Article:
Biological Samples

The larvae of worker and queen honeybees (Apis mellifera L.) were randomly collected at 72 (3 days), 120 hours (5 days) from a frame in May 2009 at the Institute of Apicultural Research, Chinese Academy of Agricultural Science. To guarantee that the exact aged larvae were sampled, the queen was confined to a single wax comb frame containing worker cells for 5 hours with a cage made of a queen excluder, through which workers but not the queen could pass. Subsequently, the queen was removed and the eggs contained in the frame were maintained in the honeybee colony for further development. After the eggs had hatched, the young larvae were transferred from the worker cells to the queen cell cups in a queen rearing frame and put into the queenless colony to sample queen larva. The worker larvae were collected directly from the worker cells. A total of 100 larvae were sampled for the queen and the worker larvae at each time point and the homogenates were frozen at −80°C until use, and an aliquot of 10 g homogenate larvae were used for protein extractions.

Protein Extraction and Two-dimensional Gel Electrophoresis (2-DE)

Larval protein extractions were carried out according to our previously described method [20]. Protein concentration was determined according to the Bradford method. BSA was used as standard and the absorption was measured at 595 nm (Beckman, spectrophotometer DU800). The extracted protein (380 µg from each sample with 3 replicates) were resuspended in lysis buffer (LB) [8M urea, 2M thiourea, 4% CHAPS, 20 mM Tris-base, 30 mM DTT, 2% Bio-lyte pH 3–10] and then mixed with rehydration buffer [8M urea, 2% CHAPS, 0.001% bromophenol blue, 45 mM DTT, 0.2% Bio-lyte pH 3–10]. The mixture was loaded onto a 17 cm IPG strip (immobilized pH gradient, pH 3–10, linear, Bio-Rad). Isoelectric focusing (IEF) was performed at 18°C according to manufacturer's instructions (Protean IEF Cell, Bio-Rad). Before sodium dodecyl sulfate polyacrylamide gel electrophoresis (SDS-PAGE), the IPG strips were first equilibrated for 15 minutes in equilibration buffer 1 [6M urea, 0.375M Tris-HCl (pH 8.8), 20% glycerol, 2% SDS, 2% DTT] followed by equilibration in buffer 2 [6M urea, 0.375M Tris-HCl (pH 8.8), 20% glycerol, 2% SDS, 2.5% iodoacetoamide] for another 15 minutes. Then, the strips were transferred onto 12% SDS polyacrylamide gel (1.00 mm). Second dimension electrophoresis, SDS-PAGE, was performed on a Protean II Xi Cell (Bio-Rad) at 25 mA/gel for 6 hours.

Image Acquisition and Statistics Analysis

Gels were fixed overnight in 50% (v/v) ethanol with 10% (v/v) acetic acid, washed with water, and stained with CBB G-250. The best 3 reproducible runs of both larvae's gel images at 72 and 120 hours were used for further analysis. PDQuest V 8.0 (Bio-Rad) was used to analyze the data from 2-DE gels. The authenticity and outline of each spot was validated by visual inspection and edited if necessary.

In order to accurately compare spot quantities of the two samples, the volume of each protein spot was normalized and automatically calculated by the software as a single spot volume. After normalization and background subtraction, the matched sets were created for all the samples. A quantitative table with all the normalized optical spot volumes was generated in this software for subsequent statistic analysis. Analysis of variance (ANOVA, Version 6.12, SAS Institute), Duncan parametric test, was employed to test the statistic significance of the differentially expressed proteins (2 fold changes) in all gels. A probability of p<0.05 was considered to be statistically significant.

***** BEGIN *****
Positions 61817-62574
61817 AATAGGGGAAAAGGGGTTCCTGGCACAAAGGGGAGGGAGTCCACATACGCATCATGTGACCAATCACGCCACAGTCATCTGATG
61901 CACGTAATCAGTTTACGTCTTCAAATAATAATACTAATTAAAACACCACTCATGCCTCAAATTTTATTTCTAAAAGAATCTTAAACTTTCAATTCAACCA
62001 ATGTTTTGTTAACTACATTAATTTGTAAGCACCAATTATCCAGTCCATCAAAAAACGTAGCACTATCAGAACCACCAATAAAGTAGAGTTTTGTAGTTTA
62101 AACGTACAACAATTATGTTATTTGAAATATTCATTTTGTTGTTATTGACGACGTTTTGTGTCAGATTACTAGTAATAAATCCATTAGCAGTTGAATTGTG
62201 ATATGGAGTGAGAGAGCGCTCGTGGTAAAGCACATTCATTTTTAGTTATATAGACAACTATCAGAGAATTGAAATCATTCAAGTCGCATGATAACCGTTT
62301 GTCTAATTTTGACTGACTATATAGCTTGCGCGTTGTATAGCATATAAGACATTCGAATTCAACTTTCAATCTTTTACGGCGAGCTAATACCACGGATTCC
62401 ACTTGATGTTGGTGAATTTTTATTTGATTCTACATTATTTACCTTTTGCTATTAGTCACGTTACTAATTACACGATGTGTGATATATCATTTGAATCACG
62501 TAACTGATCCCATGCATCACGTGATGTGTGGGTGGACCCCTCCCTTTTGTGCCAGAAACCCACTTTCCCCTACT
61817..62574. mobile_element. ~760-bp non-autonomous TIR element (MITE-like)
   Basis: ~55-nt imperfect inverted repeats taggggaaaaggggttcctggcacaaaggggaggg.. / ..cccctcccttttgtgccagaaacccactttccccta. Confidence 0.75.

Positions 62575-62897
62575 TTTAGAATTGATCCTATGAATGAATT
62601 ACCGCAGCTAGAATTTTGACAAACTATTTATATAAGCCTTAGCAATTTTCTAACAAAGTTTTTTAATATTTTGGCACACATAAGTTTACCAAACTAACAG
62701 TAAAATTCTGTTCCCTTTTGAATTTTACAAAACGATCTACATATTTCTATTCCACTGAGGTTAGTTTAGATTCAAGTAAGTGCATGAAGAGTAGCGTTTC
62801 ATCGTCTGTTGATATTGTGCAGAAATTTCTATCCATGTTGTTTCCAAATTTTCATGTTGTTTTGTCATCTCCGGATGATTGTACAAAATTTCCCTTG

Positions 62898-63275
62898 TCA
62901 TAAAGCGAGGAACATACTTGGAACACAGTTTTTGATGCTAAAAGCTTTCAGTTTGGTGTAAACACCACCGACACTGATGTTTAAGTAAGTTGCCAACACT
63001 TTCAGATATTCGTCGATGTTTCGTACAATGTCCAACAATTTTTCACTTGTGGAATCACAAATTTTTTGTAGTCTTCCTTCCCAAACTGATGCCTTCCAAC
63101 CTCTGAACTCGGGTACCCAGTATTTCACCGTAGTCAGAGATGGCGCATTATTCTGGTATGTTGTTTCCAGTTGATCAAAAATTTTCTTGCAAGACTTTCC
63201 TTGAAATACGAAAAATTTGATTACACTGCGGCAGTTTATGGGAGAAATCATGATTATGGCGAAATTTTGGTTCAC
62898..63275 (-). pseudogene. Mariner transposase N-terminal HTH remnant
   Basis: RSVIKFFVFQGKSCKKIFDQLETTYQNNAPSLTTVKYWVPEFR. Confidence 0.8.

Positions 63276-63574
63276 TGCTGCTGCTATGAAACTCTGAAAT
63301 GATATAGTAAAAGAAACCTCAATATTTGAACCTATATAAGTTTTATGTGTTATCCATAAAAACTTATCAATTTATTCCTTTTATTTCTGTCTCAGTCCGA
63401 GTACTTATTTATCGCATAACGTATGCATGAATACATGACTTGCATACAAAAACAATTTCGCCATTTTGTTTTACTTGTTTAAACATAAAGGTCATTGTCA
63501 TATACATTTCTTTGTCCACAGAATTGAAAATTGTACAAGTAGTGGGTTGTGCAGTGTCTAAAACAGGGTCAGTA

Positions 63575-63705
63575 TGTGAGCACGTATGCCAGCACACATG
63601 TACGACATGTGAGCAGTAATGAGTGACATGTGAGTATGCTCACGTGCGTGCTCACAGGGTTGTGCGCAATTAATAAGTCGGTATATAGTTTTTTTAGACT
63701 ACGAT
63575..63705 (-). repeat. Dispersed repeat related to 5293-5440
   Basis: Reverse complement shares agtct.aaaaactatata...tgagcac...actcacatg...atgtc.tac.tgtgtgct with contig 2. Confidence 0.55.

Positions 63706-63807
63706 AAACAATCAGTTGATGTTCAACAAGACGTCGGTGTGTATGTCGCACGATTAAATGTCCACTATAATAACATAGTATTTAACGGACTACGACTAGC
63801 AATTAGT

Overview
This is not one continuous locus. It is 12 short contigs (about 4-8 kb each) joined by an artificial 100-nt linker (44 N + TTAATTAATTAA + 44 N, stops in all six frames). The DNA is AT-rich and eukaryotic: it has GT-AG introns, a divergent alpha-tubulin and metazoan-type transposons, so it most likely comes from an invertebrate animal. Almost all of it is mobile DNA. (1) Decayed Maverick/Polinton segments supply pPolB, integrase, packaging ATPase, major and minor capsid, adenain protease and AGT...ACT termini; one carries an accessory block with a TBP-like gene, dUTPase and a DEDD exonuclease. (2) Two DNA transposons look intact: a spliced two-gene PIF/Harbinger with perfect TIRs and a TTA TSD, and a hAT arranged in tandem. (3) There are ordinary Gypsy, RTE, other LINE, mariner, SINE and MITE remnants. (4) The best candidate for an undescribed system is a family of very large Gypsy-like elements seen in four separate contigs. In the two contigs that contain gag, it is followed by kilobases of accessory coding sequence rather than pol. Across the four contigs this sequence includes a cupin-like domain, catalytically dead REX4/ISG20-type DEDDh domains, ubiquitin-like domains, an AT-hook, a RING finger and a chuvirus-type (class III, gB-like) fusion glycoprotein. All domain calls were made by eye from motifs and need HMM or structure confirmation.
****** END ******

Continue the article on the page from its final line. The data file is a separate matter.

Tryptic Digestion and Protein Identification by Mass Spectrometry

The differentially expressed proteins spots were manually excised from CBB stained gels. Gel fragments were digested with trypsin (Roche, Cat. No. 11418025001) for MS analysis according to our previously described method [20]. Matrix was prepared by dissolving α-cyano-4-hydroxycinnamic acid (CHCA, Bruker Daltonics) in 50% acetonitrile/0.1% trifluoroacetic acid. 10 µL of the matrix solution was added onto the dried digests and vortexed for 30 min. A total of 1.5 µL of the reconstituted in-gel digest sample was then spotted on Anchorchip target plate (600/384F, Bruker Daltonics), followed by addition of 1 µL matrix solution onto each spot. The dried sample on the target plate was washed twice with 1 µL of 0.1% TFA, left for 30 s before solvent removal, and dried for matrix assisted laser desorption ionization time of flight/mass spectrometry (MALDI TOF/MS) analysis on Autoflex MALDI TOF/TOF MS instrument (Bruker Daltonics). Peak-lists were generated by Mascot Distiller software (Version, Matrix Science). Parameters and thresholds used for peak picking were signal/noise threshold >6 and resolution >1500. The peptides for the calibration were done by a protonated mass signal from a standard peptide calibration mixture consisting of 8 peptides covering mass range from 700 to 3100 Da (Bruker, Billerica, MA Peptide Calibration Standard 206196) (Bruker daltonics). Then, the measured tryptic peptide masses were transferred through MS BioTool (Version 2.2, Bruker daltonics) as inputs to search against the non redundant NCBI (NCBInr) database using MASCOT 2.2 (Matrix Science). Search parameters were as follows: Taxonomy: all entries; trypsin cleavage; allow up to one missed cleavage; peptide mass tolerance 0.2 Da; fixed modification: carbamidomethyl (C); variable modification: oxidation (M).